Abolish the Farce of Black History Month
Black History Month has turned into a mundane, meaningless and commercialized farce.
The celebration was started in 1926 by the educator Carter G. Woodson as "Negro History Week." Woodson selected a week in February because that is the birth month of two heroes, Frederick Douglass and Abraham Lincoln.
Woodson's purpose was to recognize the importance of black history to America. He never intended the celebration to continue.
Woodson "fervently hoped that soon the history of African Americans would become an integral part of American history and would be observed throughout the year," according to historian John Hope Franklin, "...down to his death in 1950, he continued to express the hope that Negro History Week would outlive its usefulness."
Instead, in 1976 Negro History Week became Black History Month. Many in the media take notice of this month, giving token nods by publishing articles about African Americans and airing special programs and movies. Museums and libraries hold special exhibits, lectures and events. And of course there are the omnipresent parades and food festivals.
As Lynn Elber, the Associated Press television writer recently wrote, "Television barely dips a toe into the breadth and depth of black experience, so some amends are made in February."
Amends is the word. Black History Month has become a ready-made excuse to ignore African-American history for the other 11 months of the year. It's little more than a bone thrown to us, not amends enough.
Our evolving story should be told, it cannot just be bottled up and packaged in the shortest month of the year, or any other month for that matter.
At a 1998 symposium on the value of Black History Month, The Journal of Blacks in Higher Education noted that it has become a "marketing weapon" allowing advertisers and book publishers to boost sales and then abandon them for the remainder of the year. There are also special marketing efforts directed to the African-American communities during the month for products like liquor, cigarettes and sodas, according to the Journal.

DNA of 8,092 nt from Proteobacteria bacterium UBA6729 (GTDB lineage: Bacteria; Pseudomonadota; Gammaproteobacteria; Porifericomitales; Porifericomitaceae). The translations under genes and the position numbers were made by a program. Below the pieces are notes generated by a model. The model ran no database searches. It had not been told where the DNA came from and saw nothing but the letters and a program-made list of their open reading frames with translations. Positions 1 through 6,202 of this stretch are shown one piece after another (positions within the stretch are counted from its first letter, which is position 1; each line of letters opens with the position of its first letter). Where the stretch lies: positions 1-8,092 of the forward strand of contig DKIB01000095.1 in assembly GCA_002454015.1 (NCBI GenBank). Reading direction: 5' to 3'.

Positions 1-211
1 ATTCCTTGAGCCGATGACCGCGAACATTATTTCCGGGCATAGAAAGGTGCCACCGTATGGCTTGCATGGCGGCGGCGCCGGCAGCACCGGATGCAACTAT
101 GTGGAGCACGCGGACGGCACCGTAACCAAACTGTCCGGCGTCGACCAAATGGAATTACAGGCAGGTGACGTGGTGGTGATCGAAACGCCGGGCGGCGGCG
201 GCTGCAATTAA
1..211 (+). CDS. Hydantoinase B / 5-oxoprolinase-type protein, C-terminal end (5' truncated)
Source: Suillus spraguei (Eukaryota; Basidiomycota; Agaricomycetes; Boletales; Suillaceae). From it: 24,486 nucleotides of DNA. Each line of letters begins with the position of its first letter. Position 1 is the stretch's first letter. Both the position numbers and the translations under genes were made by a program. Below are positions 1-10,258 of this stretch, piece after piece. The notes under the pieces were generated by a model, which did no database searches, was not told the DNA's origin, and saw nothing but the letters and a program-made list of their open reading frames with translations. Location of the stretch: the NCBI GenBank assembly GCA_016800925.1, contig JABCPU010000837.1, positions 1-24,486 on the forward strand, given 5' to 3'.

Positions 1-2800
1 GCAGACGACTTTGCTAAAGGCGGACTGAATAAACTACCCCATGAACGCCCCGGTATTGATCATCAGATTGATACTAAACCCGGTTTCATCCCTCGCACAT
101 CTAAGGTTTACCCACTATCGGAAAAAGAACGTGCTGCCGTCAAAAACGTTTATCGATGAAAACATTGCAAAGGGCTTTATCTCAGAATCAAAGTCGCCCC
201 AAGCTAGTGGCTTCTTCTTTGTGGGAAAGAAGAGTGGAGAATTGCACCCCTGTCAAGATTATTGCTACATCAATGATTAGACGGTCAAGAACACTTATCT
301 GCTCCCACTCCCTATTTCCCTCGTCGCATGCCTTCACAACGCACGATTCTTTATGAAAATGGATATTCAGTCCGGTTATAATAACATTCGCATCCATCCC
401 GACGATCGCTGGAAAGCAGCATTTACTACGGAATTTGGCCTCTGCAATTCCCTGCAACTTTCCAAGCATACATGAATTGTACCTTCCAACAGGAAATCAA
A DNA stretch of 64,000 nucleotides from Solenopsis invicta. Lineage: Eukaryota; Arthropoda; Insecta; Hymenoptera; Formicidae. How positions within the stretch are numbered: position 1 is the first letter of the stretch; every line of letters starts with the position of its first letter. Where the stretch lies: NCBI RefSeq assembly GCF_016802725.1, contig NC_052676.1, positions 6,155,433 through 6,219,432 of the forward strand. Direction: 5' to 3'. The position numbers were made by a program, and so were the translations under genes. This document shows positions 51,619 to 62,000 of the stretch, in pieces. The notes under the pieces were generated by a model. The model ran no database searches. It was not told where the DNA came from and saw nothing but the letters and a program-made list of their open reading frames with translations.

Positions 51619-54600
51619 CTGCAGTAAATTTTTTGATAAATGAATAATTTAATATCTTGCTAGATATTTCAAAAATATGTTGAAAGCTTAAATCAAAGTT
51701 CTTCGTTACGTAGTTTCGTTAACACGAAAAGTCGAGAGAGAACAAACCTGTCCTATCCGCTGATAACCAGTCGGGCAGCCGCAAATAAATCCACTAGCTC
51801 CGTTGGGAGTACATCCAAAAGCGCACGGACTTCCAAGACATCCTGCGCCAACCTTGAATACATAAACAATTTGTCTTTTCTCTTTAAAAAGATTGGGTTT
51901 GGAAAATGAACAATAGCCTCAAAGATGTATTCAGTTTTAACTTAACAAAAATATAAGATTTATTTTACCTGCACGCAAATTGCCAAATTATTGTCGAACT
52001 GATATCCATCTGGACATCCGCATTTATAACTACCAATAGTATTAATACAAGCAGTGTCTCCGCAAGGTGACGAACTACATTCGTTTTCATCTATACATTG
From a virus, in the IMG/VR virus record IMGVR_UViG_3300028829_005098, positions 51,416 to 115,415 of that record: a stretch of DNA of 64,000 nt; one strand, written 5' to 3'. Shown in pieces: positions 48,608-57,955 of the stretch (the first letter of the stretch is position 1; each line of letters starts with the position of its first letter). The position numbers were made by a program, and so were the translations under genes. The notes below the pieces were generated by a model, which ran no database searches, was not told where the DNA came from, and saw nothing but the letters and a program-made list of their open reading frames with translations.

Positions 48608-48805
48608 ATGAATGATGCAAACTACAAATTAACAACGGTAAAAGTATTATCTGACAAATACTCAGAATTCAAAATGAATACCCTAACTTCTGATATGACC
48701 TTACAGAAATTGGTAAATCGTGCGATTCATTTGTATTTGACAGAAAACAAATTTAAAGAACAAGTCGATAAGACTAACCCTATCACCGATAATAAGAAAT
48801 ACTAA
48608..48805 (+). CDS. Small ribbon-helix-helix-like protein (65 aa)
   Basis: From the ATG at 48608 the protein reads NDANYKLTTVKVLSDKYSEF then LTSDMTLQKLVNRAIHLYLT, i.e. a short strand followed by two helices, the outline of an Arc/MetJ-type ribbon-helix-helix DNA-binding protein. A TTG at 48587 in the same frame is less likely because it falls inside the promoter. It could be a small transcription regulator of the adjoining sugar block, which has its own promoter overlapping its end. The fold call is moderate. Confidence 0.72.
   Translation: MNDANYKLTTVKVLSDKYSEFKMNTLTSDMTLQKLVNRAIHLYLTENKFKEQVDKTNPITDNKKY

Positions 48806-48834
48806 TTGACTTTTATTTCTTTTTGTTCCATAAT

Broadcast networks and cable channels can dust off old movies and show and re-show tired programs, add a few original programs and then forget about any commitment to diversity in front of and behind the cameras the remaining 11 months.
What is lost in this commercialization is the essence of Woodson's dream -- to recall the contributions of African Americans in history, industry, the arts and sciences and all aspects of our country.
Grade school students do benefit from the Black History Month curriculum, but most citizens don't gain much of an appreciation for African Americans in February. For the record, February is also American Heart Month, International Boost Self-Esteem Month, International Embroidery Month, Library Lovers Month, National Cherry Month, National Children's Dental Health Month, National Snack Food Month, and last but not least Return Shopping Carts to the Supermarket Month.
M. Dion Thompson of the Baltimore Sun, who supports the continuation of Black History Month says, "[It] is coming and I don't know what to do, the calendar is going to be crammed with more events than I could possibly attend, even if I were cloned."
And that's the problem. We're kidding ourselves if we think that by designating February as Black History Month we're really doing anything to honor African Americans or to combat racial prejudice. Prejudice still divides our country.
So I will boycott Black History Month and instead of a month of perfunctory gestures, I will have a yearlong effort of recognizing African Americans who made and continue to make a contribution.
Akilah Monifa is a writer who lives in Oakland, California.